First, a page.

2. Did the
district court err by failing to acknowledge that the parent is presumed to be
a fit custodian?
district court’s custody modification decisions are reviewed for an abuse of
discretion. Frauenshuh v. Giese, 599 N.W.2d 153, 156 (Minn. 1999).
An abuse of discretion occurs when the district court makes findings
unsupported by the evidence or improperly applies the law. Id. Findings are reviewed for clear error; the
record is reviewed in a light most favorable to the findings. Id.
custody order will not be modified unless the court finds that a change of
circumstances has occurred and that modification is necessary to serve the best
interests of the child. Minn. Stat. § 518.18(d)
(2004). When a proposed modification
includes a change in the child’s primary residence, custody may be modified if
the district court finds that the child’s present environment endangers the
child’s physical or emotional health and that the harm caused by the change is
outweighed by the benefit to the child. Minn. Stat. § 518.18(d)(iv). “Endangerment” implies a significant degree
of danger or likely harm to the child’s physical or emotional state. Sharp
v. Bilbro, 614 N.W.2d 260, 263 (Minn. App.
2000), review denied (Minn. Sept. 26, 2000).
court found that the child is not endangered in his present environment, but on
the contrary, is a happy, well-adjusted child.
The court also found that respondent attempted to provide appropriate
religious instruction in accordance with appellant’s wishes and the court
further found that allegations regarding hygiene, clothing, and respondent’s
smoking do not rise to the level of endangerment. These findings are supported by the record
and are not clearly erroneous.
argues that the district court should have applied the standard of Minn. Stat.
§ 518.18(e) (2004), as interpreted in Ayers
v. Ayers, 508 N.W.2d 515, 520 (Minn.
1993),which states that when a joint
custodian seeks permission to move the child’s residence to another state, the
court must analyze the request using the best interests factors of Minn. Stat.
§ 518.17, subd. 1(a) (2004). Had
appellant simply asked for permission to move M.R.F. to Virginia,
this would have been the correct standard.
Appellant, however, sought to not only move the residence of the child,
but also to modify the basic custody arrangement, from joint legal and physical
custody with respondent to sole legal and physical custody with appellant. The district court thus properly applied the
law: it maintained the current custody
arrangement, which specified the child’s primary residence, in the absence of
evidence that the child’s physical or emotional health was endangered.
Presumption of Custody in the Natural Parent
argues that the district court erred as a matter of law by failing to consider
his right as natural parent to custody of M.R.F. The parent is presumed to be a fit and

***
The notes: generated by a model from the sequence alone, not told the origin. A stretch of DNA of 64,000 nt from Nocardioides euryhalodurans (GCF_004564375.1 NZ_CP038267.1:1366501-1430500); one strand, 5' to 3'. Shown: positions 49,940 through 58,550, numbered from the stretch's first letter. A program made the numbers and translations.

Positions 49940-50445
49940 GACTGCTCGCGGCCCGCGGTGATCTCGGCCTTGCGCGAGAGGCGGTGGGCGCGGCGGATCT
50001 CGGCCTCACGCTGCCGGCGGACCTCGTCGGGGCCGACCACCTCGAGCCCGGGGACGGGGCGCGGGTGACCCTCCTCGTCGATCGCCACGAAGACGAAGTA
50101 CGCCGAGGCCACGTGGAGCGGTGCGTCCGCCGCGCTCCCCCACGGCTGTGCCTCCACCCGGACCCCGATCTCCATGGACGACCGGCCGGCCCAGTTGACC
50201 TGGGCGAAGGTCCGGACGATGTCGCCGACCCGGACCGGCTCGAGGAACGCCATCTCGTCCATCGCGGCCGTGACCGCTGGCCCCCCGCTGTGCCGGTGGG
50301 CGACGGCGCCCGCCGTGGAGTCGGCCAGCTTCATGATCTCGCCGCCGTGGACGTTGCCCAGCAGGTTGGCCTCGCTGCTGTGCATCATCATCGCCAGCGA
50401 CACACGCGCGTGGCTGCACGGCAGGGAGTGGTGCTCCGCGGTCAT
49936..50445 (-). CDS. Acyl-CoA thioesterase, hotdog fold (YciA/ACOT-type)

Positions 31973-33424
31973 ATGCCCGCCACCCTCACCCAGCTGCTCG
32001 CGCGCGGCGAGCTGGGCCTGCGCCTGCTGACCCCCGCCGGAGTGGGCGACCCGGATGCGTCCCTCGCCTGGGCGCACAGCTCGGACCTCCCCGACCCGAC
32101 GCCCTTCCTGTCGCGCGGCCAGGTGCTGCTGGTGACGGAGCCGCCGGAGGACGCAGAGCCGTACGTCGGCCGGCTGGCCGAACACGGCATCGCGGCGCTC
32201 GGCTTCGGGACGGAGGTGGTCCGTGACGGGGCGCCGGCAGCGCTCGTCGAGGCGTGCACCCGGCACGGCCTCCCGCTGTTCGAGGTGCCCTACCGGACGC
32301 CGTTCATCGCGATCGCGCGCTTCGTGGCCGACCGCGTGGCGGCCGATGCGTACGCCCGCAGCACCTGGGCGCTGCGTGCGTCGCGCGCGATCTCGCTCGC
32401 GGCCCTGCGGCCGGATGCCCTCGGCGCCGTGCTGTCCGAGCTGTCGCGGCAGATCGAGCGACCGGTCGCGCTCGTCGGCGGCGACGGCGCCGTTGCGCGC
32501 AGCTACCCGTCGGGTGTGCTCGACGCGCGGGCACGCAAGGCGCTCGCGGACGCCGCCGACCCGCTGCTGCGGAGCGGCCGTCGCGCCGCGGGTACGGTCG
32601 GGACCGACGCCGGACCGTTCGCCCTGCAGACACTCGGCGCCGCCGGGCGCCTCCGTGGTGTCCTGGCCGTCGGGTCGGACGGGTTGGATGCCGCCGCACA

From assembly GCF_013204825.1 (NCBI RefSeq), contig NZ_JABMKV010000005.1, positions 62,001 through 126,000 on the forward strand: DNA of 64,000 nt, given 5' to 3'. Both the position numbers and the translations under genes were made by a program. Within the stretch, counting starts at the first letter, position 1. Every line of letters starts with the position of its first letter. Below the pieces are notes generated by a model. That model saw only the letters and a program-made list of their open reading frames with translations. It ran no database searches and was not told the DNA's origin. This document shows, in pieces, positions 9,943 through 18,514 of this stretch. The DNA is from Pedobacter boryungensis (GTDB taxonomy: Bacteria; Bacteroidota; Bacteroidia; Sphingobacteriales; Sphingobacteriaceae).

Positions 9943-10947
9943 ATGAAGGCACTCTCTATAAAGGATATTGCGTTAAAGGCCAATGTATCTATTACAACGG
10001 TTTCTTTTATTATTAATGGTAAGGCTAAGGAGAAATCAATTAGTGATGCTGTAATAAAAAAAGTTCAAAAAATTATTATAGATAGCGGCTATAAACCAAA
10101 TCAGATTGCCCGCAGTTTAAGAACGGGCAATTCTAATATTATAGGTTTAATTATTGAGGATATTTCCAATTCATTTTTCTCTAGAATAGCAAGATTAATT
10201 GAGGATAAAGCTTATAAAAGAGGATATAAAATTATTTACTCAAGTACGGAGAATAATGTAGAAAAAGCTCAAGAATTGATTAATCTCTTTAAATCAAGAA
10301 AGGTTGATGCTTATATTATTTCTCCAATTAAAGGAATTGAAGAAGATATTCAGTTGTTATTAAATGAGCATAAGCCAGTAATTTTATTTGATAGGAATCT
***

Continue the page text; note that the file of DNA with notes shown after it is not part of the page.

appropriate custodian for his or her child, unless it is shown that the parent
is unfit, that the parent has abandoned his or her right to custody, or that
there are extraordinary circumstances requiring that the parent be deprived of
custody. In re Custody of N.A.K., 649 N.W.2d 166, 174 (Minn.
2002) (citing Wallin v. Wallin, 290 Minn. 261, 264-65, 187
N.W.2d 627, 629-30 (1971)). But “[t]he
principle that the custody of young children is ordinarily best vested in the
[parent] . . . is distinctly subordinate to the controlling principle that the
overriding consideration in custody proceedings is the child’s welfare.” Wallin,
290 Minn. at
265, 187 N.W.2d at 630.
In Durkin v. Hinich, 442 N.W.2d 148, 153 (Minn. 1989), custody of
the child remained in a third party, despite the fact that the mother was not
found to be unfit. The court recognized
that there were “grave and weighty” reasons to continue the custodial
arrangement, when the child had been integrated into the third party’s home
with the initial consent of the mother, and the experts concluded that
returning the child to the mother would be detrimental to the child. Id. This
principle was reaffirmed in N.A.K., 649
N.W.2d at 175, where the supreme court stated that “the cases make clear that
ultimately the welfare of the child is the umbrella under which every aspect of
custody decisions—including the parental presumption—falls.” The
court recognized that the parental presumption can be overcome by
“extraordinary circumstances of a grave and weighty nature.” Id.
district court considered the parental presumption but found extraordinary
circumstances that overcame the presumption: the stipulated agreement between these parties
to share joint legal and physical custody of M.R.F. and the fact that M.R.F.
has lived exclusively with respondent for eight years. These findings are based on the record and
are not clearly erroneous. The district
court’s decision to maintain the custody arrangement was not an abuse of
D E C I S I O N
district court did not abuse its discretion by refusing to modify the current
custody arrangement, when appellant failed to demonstrate that modification
would be in the child’s best interests or that the child was endangered in his